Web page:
October 15, 2004

· Sociology

Brad DeLong notices a relationship between the PSAT tests and the magazines lying around his home:

Dubbed… declaimed… reflexive… inquisitive… sustenance… enumerated… demeaned…harangue… munificent… straitened… divestment… sinecure… corollary… culmination… manifestation… constellation… amalgam… embodies… sanguine… impudent… reiterating… carapace… antennae…

[I]t’s hard to avoid noticing something about the vocabulary that they are testing. It’s not, by and large, science or engineering vocabulary. It’s not financial or commercial vocabulary. It’s not political or quantitative vocabulary. What they are testing is the high humanistic vocabulary of the Sunday New York Times Arts and Leisure section, of the New Yorker, of the New York Review of Books.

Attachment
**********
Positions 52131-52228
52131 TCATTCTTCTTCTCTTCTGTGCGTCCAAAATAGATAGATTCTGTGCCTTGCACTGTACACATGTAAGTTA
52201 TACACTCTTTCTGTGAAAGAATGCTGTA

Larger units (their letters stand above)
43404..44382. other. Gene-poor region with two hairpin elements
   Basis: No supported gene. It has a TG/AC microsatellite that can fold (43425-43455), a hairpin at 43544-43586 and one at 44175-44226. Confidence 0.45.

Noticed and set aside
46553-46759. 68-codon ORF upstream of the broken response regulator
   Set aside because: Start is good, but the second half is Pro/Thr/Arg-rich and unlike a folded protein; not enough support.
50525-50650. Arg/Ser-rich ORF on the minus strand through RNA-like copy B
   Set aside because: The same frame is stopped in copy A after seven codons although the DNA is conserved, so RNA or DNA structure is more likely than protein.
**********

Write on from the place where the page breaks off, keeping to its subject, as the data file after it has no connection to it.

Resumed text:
Now we get all three of these publications. And my children thus get an extra edge through this testing process. But is this really what we want to allocate resources based on—whether people’s parents have the NYRoB lying around and whether their children pick it up and read it?

Cultural capital is indeed a vital factor governing resource allocation in contemporary societies. For more information on what might happen to his fourteen-year-old in the near future, Brad should consider reading an oldie-but-goodie article from Paul DiMaggio, 1982, “Cultural Capital and School Success: The Impact of Status Culture Participation on the Grades of U.S. High School Students” (American Sociological Review, 47: 189-201). And for longer-term prospects, there’s Paul DiMaggio and John Mohr, 1985, “Cultural Capital, Educational Attainment, and Marital Selection” (American Journal of Sociology 90: 1231-61).

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I am Associate Professor of Sociology at Duke University. I’m affiliated with the Kenan Institute for Ethics, the Markets and Management Studies program, and the Duke Network Analysis Center.



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